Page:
The divorce that made Muslim disunity possible

The noble jurist, Imam al-Shafi’i (767-819 AD) clearly regarded the Quran and Sunna as forms of prophetic revelation (wahy) in Islam. In al-Shafi’i’s legal magnum opus, Risala, the Quran is termed “revelation recited”, or wahy matlu, while the Sunna is termed “revelation not recited”, or wahy ghayr matlu. The distinguishing feature of wahy ghayr matlu is that it far outnumbers Quranic statements.

Al-Shafi’i’s view has far-reaching implications because enormous confusion and controversy were caused by individuals and groups who sought to tear the Sunna from the Quran; pitting one against the other and forcing the awkward question of which abrogates or prevails over the other1. To assert the duality of the Quran and Sunna, some Muslims invoke a Hadith that says2:

Whatever you hear related from me, compare it with the book of God. If it agrees with the book of God, I said it. If it does not agree with the book of God, I did not say it.

But Imam al-Shafi’i did not place either the Quran or the Sunna on uneven terms. One of his juristic legacies is putting the Quran and Sunna on par, insisting on taking both together so as to eliminate the destructive prospect of having one go up against the other. The Imam’s consequent denial that the Quran constitutes as a test of veracity for the Sunna is well-supported by the fact that most Hadith scholars classify the dualists’ Hadith as being weak and fabricated. Abdul Rahman ibn Mahdi explicitly accused the Zindiqs and Khawarij of having come up with it. Ibn Abd al-Barr argues even further 2:

The people of knowledge have dealt with this Hadith. They say they have compared it with the book of God before anything else, and they have relied upon the results of this comparison. They say that when they compared it they found it opposed to the book of God. They have said that they did not find in the book of God that a Hadith should only be accepted when it agrees with the book of God. Indeed they found in the book of God absolute in setting up the prophet as a model, in commanding obedience to him, and in warning against opposition to his commands. This is total and under every circumstance.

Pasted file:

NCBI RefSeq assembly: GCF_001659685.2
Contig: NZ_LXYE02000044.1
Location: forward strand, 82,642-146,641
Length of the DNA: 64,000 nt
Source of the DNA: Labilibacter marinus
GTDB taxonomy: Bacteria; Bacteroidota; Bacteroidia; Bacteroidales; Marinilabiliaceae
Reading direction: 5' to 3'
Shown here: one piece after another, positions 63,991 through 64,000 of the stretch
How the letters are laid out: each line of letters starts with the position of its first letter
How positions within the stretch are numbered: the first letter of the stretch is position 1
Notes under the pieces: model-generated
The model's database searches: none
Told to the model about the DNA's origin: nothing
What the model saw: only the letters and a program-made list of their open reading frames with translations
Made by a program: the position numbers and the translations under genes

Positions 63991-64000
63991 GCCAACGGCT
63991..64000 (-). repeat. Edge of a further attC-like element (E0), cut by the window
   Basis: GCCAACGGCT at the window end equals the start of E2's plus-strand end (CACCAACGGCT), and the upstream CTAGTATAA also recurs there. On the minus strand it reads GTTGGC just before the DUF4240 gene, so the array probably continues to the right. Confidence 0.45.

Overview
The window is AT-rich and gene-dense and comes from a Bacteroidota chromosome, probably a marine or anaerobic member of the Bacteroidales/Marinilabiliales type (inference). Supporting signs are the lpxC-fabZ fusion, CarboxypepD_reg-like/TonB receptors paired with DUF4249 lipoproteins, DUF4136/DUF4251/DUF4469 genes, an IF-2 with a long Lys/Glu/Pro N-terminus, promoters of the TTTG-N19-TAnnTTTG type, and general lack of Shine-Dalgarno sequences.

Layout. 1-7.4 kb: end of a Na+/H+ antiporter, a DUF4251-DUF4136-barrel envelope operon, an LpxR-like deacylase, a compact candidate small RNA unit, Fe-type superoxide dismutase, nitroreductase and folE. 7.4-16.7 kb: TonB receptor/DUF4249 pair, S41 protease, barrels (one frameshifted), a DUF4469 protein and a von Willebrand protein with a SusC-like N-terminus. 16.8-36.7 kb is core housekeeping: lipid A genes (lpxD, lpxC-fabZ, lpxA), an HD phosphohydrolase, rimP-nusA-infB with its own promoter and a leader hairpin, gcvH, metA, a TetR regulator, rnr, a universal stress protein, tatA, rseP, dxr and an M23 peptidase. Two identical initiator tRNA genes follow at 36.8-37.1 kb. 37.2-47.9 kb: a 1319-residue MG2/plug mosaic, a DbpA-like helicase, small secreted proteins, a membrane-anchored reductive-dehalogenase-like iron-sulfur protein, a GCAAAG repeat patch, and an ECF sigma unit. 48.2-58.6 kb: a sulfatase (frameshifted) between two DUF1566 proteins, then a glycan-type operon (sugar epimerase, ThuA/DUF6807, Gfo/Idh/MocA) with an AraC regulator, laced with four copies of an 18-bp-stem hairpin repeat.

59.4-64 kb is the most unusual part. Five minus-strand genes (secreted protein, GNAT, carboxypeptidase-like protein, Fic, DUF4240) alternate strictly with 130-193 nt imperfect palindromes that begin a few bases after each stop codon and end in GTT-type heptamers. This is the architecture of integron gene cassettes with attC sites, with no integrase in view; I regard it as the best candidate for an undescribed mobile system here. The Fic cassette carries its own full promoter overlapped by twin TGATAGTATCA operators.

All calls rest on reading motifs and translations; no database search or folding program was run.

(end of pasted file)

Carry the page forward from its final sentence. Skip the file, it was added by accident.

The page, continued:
Imam al-Shafi’i held the position that only the Quran could abrogate the Quran and the Sunna abrogate the Sunna. The net result, according to S.M Yusuf, is the complete integration of both sources of law into a single unit. The Sunna thus complements the Quran, expanding and elaborating on Quranic laws. This legal paradigm is so entrenched that some scholars have been noted for making controversial statements as: “The Quran is more in need of the Sunna than the Sunna of the Book4.”

The discussion that has transpired has a direct bearing on the nature of sects within the Islamic community today. The structure of Islamic polity is such that each movement has to prove its “reason-for-being” by variations in religious belief and ideology. Such variation can only come about as a result of consciously or unconsciously setting up walls between Quran and Sunna, treating them as some kind of dualism. The isolation of one from the other can be said to be a pre-requisite of forcing one’s own arbitrary interpretation on others.

The earliest leaders of the Muslim community had clearly understood the roots of disunity that seemed to rear its ugly head time and again, in almost the same, repeatable pattern. It is related, for example that when Ali ibn Abi Talib (d.661), the fourth caliph of Islam, had sent ibn Abbas (d. 687 or 688) to debate with the Khawarij, he had been advised by Ali to avoid confining the argument with the Khawarij to the Quran alone inasmuch as the Quran was capable of various possible interpretations until reference was made to the Sunna, which would place them in a tight corner5.

Ali’s instructions proved to be prescient as many Khawarij followed ibn Abbas out of their self-imposed rebellion.

  1. S.M Yusuf, The Sunnah, Its Development and Revision, pg 105
  2. Ibn Abd al-Barr, Jami bayan al-ilm wa-fadlihi, ed Abdul Rahman Hasan Mahmud, pg 491-6
  3. Ibn Abd al-Barr, Jami bayan al-ilm wa-fadlihi, ed Abdul Rahman Hasan Mahmud, pg 491-6
  4. Isa ibn Yunus related from al-Awzai, from Makhul. Cited in Classical Islam- A Sourcebook of Religious Literature, pg 182
  5. Nahj al-Balaghah, vol II, pg 75, cited by Ignaz Goldziher